In ﬁgure 2.7b we show the relation between the escape velocity and the capture velocity. The capture velocity is determined by simulating a Zeeman slowed beam, with no initial beam size, entering the MOT beams under 45◦. The axial direction of the MOT is perpendicular to the direction of the atomic beam. This is a usual conﬁguration for a MOT loaded from a Zeeman slower. The ﬁtted linear function has an offset of 3 m/s and a slope of 0.72. So from the MC simulation the relationship between the capture and escape velocity is vc= 1.4ve. This is in very good agreement with the experimental value of 1.29(0.12) .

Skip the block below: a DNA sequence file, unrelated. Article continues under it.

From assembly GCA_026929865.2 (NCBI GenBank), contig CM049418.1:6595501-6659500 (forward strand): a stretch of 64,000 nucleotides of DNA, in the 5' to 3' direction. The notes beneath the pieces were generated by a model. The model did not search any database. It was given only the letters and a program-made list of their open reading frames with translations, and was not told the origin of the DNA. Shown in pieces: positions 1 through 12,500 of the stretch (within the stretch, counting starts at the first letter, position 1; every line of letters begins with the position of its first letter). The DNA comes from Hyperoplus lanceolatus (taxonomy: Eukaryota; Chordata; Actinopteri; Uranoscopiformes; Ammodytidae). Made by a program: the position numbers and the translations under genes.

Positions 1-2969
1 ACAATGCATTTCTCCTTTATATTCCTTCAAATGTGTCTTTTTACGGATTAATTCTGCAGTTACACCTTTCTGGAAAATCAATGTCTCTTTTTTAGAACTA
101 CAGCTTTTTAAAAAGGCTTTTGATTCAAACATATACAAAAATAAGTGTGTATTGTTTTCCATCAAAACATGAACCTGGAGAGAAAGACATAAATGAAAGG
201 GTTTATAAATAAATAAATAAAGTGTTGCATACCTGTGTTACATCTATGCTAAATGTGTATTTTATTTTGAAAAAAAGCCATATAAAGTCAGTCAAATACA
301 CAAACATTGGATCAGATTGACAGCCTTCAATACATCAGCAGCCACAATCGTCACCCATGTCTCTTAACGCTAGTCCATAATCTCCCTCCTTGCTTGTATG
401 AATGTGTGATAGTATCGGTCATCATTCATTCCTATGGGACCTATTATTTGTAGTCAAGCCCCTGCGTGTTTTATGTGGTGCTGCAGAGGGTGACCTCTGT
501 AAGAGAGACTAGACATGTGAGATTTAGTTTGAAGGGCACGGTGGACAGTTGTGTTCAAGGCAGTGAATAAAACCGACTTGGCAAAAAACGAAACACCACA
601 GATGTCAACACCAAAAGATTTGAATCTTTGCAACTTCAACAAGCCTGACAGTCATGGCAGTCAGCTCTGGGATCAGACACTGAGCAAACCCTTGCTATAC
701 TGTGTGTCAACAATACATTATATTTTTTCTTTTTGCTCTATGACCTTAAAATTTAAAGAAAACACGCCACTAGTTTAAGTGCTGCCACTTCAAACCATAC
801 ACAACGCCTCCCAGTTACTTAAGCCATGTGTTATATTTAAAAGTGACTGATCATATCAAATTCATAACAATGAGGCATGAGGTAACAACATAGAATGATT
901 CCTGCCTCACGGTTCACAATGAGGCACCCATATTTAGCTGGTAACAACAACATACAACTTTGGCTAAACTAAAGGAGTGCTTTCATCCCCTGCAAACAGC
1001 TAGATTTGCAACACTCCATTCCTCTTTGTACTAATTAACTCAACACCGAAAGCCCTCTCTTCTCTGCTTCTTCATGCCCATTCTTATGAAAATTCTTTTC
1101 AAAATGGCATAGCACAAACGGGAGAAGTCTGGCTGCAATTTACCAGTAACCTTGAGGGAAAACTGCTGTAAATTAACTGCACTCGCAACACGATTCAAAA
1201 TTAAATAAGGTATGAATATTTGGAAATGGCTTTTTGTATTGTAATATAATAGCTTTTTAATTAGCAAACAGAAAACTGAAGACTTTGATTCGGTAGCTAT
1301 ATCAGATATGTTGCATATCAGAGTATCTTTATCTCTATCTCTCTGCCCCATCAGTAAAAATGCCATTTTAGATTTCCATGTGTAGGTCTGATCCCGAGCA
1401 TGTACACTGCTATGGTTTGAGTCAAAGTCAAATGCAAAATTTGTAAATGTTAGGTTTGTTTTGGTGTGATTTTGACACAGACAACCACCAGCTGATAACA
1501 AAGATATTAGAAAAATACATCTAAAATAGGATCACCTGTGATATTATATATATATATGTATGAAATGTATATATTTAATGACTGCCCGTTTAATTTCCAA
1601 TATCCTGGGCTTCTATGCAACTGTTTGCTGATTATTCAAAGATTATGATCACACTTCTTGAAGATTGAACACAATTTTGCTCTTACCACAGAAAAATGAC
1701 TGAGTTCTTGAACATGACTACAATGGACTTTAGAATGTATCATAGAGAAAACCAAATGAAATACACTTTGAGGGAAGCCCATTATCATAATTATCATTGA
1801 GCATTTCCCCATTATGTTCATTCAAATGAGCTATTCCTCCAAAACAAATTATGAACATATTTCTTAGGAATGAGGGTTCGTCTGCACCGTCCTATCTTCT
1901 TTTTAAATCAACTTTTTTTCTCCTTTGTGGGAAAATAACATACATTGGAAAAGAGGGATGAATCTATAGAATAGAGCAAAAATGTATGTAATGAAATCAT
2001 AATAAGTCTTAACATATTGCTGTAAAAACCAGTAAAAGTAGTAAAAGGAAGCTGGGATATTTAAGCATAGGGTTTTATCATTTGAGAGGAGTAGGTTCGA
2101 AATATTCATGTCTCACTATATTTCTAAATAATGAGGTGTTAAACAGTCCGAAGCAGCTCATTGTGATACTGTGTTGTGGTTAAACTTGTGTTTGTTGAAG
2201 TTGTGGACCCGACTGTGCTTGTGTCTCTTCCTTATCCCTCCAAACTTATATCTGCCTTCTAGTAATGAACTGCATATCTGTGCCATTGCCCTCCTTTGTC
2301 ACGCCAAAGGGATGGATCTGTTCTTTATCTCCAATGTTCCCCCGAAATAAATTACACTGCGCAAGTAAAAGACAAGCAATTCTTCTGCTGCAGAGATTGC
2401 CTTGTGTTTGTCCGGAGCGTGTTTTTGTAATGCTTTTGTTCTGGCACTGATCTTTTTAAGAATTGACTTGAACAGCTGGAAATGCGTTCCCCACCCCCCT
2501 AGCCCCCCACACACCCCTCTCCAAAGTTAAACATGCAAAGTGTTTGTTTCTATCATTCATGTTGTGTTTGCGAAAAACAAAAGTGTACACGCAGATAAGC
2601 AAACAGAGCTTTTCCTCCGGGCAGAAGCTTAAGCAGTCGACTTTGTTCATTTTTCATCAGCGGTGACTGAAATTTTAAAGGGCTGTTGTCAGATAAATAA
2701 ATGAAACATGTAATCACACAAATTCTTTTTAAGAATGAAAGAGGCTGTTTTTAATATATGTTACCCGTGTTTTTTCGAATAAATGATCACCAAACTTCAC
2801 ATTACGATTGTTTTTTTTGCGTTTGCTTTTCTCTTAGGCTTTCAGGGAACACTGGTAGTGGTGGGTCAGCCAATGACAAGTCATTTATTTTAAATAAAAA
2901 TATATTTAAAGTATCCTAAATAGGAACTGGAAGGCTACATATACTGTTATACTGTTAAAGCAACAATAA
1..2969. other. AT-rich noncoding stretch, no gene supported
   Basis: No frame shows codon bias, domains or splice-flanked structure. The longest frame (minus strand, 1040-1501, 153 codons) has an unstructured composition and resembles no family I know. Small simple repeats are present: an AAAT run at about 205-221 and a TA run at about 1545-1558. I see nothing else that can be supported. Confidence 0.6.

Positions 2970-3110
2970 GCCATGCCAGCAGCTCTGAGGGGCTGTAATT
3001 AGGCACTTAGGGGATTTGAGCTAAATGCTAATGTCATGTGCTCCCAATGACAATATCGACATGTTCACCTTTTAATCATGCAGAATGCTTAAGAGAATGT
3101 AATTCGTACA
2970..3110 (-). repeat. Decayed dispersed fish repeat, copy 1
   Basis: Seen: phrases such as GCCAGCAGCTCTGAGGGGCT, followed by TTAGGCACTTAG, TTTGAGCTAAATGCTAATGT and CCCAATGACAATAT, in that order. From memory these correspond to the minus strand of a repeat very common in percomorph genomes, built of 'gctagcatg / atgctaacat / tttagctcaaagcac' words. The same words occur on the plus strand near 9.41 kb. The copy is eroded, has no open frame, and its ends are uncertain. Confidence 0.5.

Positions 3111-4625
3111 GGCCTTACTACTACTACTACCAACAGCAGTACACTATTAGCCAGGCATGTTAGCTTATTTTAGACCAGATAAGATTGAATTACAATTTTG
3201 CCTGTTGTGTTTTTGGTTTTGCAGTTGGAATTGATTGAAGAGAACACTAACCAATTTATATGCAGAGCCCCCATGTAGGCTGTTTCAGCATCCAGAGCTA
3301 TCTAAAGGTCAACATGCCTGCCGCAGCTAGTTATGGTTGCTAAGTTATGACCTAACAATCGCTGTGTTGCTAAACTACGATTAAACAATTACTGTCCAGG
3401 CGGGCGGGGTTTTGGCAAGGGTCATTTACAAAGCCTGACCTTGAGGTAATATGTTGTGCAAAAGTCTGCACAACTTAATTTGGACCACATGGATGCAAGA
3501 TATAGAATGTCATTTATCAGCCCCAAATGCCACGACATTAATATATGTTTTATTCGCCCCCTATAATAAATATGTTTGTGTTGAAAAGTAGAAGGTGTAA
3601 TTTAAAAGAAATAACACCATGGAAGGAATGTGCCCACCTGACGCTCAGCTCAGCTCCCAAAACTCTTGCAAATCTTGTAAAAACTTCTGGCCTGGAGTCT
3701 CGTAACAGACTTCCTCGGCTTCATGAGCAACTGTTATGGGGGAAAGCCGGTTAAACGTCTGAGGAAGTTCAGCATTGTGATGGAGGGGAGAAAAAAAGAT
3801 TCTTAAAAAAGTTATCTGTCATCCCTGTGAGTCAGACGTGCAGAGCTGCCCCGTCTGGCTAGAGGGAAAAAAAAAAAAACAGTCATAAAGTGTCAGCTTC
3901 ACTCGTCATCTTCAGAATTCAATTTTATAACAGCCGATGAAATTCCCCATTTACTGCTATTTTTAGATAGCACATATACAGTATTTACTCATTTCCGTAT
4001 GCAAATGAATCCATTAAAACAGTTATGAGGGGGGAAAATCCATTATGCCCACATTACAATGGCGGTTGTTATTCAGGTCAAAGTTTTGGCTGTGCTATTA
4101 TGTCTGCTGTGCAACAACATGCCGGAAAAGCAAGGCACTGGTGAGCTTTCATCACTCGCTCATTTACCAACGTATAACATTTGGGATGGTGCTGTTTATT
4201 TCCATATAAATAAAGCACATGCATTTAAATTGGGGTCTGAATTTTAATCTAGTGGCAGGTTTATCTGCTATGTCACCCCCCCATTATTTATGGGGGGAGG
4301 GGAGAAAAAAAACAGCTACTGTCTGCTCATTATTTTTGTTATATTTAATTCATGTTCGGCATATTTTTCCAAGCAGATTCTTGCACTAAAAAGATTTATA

8The atom number found in this way was a factor of about 1.4 higher than estimated by measuring the ﬂuorescence of the atoms.
We compare in ﬁgure 2.7c the mean speed (equation 2.16) with the capture velocity, determined via the MC for a Zeeman slowed beam. The data are ﬁtted with a linear function, the offset is 3 m/s and the slope is 0.70. The slope would be 1 if all atoms below the capture velocity would be captured.
Finally, in ﬁgure 2.7d the number of trapped atoms predicted, using the value of vc from ﬁgure 2.7b and the number of trapped atoms predicted by the MC model are compared. The data is ﬁtted with a scaling factor. The conclusion is that the Reif model overestimates the number of trapped atoms with a factor 2.7. This factor is independent of the laser intensity and detuning. The loading rate for the Reif model is thus
2.7R . (2.25)
Note that our 1D estimate of a factor 1/2 (equation 2.20) is close to this value.